Our First Sheeplets!

Editor’s note… this was published a few weeks after it was written… Sorry about the timing, oops.

Greetings!  It’s been a long winter since our last update, but spring is beginning to sprung and with spring comes BABIES.

Tess, one of our seasoned ewes, gave birth yesterday evening to twins.  As Experienced Farmers who have owned sheep for several months, we totally knew it was going to happen.  She had mostly stopped eating yesterday morning, was hanging out by herself for most of the day, and when she finally went into the shelter she growled at anyone who tried to join her.  Tess and Goaty McGoatFace (GMGF) seemed to compromise in the afternoon that GMGF could sit half-in, half-out of the shelter as long as GMGF was quiet.  That’s quite a compromise for Goaty.

By late afternoon, Tess had started to occasionally twitch, gasp open her mouth, and then grind her teeth — I don’t know much about giving birth, but i told myself that her contractions had started.  However, our farming mentor had assured us that most of her sheep give birth overnight.  Whew, that was going to be lots of hours of contractions.

So we did what responsible farmers would do and went to the bar to hang out with our Friends and eat chicken wings, thinking that we’d be back in time for the birth later at night.

When we returned to the farm and exited the car, it was immediately apparent that there were new tiny animals and one of them was giving pathetic little cries.  One of the twins had gotten separated from Tess and was still wet and sticky (yuck) and was trying vainly to nurse from Sesvanna (who named these ridiculous sheep), who hasn’t given birth yet and was having none of it.  We were able to scoop up the sticky twin and put it back down by Tess, who started licking and nursing it.  A great success.

Tess’ twins at 7pm last night still seemed new enough that individual adults were coming over one at a time to have a sniff and say hi.

Other highlights include
— Lilac’s reaction. Lilac is Tess’ daughter from last year, who is now old enough and big enough to be pregnant.. but looked so forlorn and confused that her mom had made more tiny things. at one point, Lilac even laid down by Tess to snuggle/warm one of the twins.  She’s going to be a wonderful aunt, right up until she births out her own lamb in two weeks and she becomes a mother.

– Monster-face’s reaction (the male breeder sheep).  As Monster approached to have a sniff, Tess growled and tried to edge him away.  However, she only protected one of the twins with her body and Monster sniffed the other one twice, looked at it sideways, and rammed it.  It was somewhat horrifying to see a 125 lb male with 14″ horns ram a 6 lb newborn, but you know, such is the way of the animal kingdom?  The lamb sat down hard as it was rammed and stayed there for a few minutes.  After monster walked away, Tess nudged it and it stayed down, so we picked it up and put it back on its ridiculously wobbly legs.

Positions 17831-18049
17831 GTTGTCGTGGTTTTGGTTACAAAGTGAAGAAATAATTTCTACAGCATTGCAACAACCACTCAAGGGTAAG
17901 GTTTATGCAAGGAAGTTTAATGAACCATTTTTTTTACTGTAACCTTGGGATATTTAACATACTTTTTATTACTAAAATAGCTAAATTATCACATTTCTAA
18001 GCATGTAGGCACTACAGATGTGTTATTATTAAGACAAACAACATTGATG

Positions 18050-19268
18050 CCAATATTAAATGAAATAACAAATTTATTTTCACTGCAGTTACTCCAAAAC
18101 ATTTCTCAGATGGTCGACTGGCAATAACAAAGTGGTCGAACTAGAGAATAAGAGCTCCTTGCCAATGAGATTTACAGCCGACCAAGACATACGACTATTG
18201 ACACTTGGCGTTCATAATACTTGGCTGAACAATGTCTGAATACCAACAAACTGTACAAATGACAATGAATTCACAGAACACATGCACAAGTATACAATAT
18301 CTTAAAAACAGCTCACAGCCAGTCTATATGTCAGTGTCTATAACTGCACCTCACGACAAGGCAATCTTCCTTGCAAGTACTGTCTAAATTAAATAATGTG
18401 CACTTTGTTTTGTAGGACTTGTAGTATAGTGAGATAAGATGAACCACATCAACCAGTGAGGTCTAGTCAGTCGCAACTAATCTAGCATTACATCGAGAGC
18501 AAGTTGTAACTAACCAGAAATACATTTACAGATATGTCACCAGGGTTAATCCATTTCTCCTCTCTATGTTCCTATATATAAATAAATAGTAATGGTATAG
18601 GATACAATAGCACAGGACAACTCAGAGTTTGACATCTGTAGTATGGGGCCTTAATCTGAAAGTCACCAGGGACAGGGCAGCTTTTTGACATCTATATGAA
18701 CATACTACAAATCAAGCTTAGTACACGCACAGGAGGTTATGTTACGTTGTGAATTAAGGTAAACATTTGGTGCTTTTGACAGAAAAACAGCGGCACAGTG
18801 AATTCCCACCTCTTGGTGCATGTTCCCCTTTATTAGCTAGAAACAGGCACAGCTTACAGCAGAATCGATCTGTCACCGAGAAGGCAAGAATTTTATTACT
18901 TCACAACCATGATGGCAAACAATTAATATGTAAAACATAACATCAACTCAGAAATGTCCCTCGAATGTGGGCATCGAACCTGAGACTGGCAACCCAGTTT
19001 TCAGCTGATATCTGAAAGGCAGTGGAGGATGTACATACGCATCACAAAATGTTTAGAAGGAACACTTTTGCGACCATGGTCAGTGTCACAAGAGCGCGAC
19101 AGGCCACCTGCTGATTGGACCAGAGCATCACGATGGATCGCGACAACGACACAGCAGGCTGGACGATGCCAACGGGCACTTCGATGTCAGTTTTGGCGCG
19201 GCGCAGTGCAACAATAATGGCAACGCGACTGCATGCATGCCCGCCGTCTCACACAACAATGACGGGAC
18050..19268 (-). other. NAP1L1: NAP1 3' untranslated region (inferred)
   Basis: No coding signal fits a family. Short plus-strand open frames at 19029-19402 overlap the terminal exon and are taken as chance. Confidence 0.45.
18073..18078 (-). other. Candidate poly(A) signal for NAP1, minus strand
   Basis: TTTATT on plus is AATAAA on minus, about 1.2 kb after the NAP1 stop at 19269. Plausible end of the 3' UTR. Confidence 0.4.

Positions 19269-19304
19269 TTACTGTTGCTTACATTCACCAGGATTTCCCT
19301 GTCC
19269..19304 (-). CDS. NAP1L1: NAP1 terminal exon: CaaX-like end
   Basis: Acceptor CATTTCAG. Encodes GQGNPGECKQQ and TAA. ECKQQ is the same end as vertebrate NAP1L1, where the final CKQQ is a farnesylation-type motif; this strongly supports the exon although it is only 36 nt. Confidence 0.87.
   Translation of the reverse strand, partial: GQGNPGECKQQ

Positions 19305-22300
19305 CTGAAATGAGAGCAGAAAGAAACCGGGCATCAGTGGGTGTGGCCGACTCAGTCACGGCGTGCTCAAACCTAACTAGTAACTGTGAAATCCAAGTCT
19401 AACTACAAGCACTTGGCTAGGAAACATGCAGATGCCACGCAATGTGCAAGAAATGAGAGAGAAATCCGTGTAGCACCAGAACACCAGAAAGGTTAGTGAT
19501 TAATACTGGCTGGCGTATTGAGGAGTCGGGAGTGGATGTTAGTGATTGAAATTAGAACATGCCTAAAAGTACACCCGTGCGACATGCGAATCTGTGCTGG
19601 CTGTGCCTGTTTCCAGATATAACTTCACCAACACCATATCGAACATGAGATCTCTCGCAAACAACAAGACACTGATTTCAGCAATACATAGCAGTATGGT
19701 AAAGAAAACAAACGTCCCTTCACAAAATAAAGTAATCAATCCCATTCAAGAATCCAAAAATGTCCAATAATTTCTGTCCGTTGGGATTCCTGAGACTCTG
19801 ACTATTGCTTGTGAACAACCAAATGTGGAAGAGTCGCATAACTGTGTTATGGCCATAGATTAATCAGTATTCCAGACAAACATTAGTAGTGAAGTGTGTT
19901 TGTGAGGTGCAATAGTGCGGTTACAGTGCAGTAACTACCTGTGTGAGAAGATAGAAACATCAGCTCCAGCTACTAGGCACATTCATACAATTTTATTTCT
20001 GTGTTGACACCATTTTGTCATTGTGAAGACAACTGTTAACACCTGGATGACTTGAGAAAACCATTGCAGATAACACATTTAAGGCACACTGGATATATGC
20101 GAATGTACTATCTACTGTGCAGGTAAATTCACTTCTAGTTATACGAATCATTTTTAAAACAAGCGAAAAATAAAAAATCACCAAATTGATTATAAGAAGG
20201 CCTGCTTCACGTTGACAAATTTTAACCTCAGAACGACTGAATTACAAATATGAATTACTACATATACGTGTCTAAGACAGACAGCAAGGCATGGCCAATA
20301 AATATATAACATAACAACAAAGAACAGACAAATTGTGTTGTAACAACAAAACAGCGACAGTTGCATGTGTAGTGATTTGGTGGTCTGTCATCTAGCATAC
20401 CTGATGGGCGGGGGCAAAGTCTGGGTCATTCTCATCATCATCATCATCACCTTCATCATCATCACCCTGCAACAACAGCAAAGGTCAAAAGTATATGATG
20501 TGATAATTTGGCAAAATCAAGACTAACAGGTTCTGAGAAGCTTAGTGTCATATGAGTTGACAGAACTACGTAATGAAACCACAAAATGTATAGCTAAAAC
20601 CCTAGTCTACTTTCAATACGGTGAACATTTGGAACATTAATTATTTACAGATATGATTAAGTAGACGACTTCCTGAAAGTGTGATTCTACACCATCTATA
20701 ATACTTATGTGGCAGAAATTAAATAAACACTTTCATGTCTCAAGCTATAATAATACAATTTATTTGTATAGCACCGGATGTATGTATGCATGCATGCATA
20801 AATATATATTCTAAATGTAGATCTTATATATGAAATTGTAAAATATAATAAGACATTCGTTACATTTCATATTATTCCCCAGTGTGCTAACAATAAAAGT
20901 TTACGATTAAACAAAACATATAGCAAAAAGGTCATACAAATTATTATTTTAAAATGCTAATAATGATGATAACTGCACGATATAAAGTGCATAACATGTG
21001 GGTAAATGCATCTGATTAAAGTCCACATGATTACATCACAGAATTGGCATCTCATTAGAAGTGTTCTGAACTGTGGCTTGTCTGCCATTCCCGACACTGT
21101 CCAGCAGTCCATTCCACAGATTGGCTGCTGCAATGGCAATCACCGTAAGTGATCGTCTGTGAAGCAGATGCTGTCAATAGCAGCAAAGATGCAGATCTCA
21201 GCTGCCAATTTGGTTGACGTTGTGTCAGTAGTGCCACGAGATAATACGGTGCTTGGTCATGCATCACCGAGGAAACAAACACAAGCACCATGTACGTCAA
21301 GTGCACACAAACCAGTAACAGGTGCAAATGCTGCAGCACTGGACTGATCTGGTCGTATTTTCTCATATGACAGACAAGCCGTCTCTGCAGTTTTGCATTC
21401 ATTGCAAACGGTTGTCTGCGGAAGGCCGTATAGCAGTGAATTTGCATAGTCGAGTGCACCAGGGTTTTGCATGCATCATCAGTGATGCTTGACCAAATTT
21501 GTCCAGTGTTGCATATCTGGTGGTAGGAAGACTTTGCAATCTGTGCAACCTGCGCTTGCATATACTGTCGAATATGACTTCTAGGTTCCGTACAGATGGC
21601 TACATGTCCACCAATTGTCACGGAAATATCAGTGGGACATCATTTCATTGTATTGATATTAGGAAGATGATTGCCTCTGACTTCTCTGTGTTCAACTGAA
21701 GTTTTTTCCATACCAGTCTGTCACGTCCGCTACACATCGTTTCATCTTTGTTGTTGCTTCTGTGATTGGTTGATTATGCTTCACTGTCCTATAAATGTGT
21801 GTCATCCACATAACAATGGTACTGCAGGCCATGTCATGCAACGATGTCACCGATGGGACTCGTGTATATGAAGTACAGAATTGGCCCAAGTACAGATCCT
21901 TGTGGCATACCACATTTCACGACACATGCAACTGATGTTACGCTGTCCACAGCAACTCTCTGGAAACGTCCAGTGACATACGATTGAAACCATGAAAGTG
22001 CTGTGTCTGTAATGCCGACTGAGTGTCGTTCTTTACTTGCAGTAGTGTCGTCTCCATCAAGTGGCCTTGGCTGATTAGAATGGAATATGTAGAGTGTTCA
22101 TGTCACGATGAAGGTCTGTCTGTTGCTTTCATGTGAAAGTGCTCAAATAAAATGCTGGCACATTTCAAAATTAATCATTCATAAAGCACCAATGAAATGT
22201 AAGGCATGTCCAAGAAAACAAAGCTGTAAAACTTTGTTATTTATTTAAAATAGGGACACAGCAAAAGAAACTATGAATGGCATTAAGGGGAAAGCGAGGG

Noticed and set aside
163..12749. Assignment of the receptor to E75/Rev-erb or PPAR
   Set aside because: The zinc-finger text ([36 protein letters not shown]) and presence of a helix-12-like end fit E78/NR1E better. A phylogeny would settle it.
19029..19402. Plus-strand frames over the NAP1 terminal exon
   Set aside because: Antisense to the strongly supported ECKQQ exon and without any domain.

Great news, both lambs were still alive this morning. 

One more farm story: so we’re hard-boiling extra/cracked/small eggs for the pigs, right?  Pigs LOVE eggs. 

Two days ago, we took out a bucket of eggs for the pigs, but it appeared they had slept out in the forest somewhere because they weren’t around the feeding area and weren’t in their shelter.  We said fine, whatever, they’ll come up for food and water at some point and eat the eggs then.

New farm lesson: crows LOVE eggs.  A group of nasty, too-intelligent-for-their-own-good crows proceeded to spend the morning trying to figure out how to efficiently hold whole, hard boiled eggs and fly at the same time.  They ended up scattering at least 5 of the eggs over the two fields and nearby forest, which pup was happy to run around and find and eat.  It was like pup-easter.  It’s tuff to tell how many the crows successfully stole and ate.

So yesterday in the morning, we go out, no pigs.  So we put a lid on the egg bucket and set it outside the pig area, thinking we’ll put them out when we sees the pigs return at some point that day so they’ll eat them right away.  The pigs never returned, so last night while we were paparazzi-ing Tess we put the eggs out for the pigs, thinking the crows wouldn’t eat them in the dark.

This morning we go out with another bucket of eggs and last night’s eggs are still there. Those lazy goddamn pigs had already gone to sleep in the woods and hadn’t woken up or returned to their feeders yet.

So we went to find them.  They were all in their pig-pile about 200 feet from the feeding area, but didn’t seem inclined to get up just because a farmer was approaching.  So we let pup in.  She got free pig-butt-licks and snout licks because they still wouldn’t get up.  Sheesh.  Pigs are not morning animals.  We kept trying to get them to wake up and go eat eggs for about 10 minutes before it worked.  At one point, I had a foot under one of them and was urging it up while pup was licking its butt.  It just laid there, placidly snorting and steaming. 

Finally we got three of the 13 pigs to get up and follow us back to the feeding area. # can three pigs eat 160 eggs # probably # damn crows

Page Last Updated on 2024-06-14

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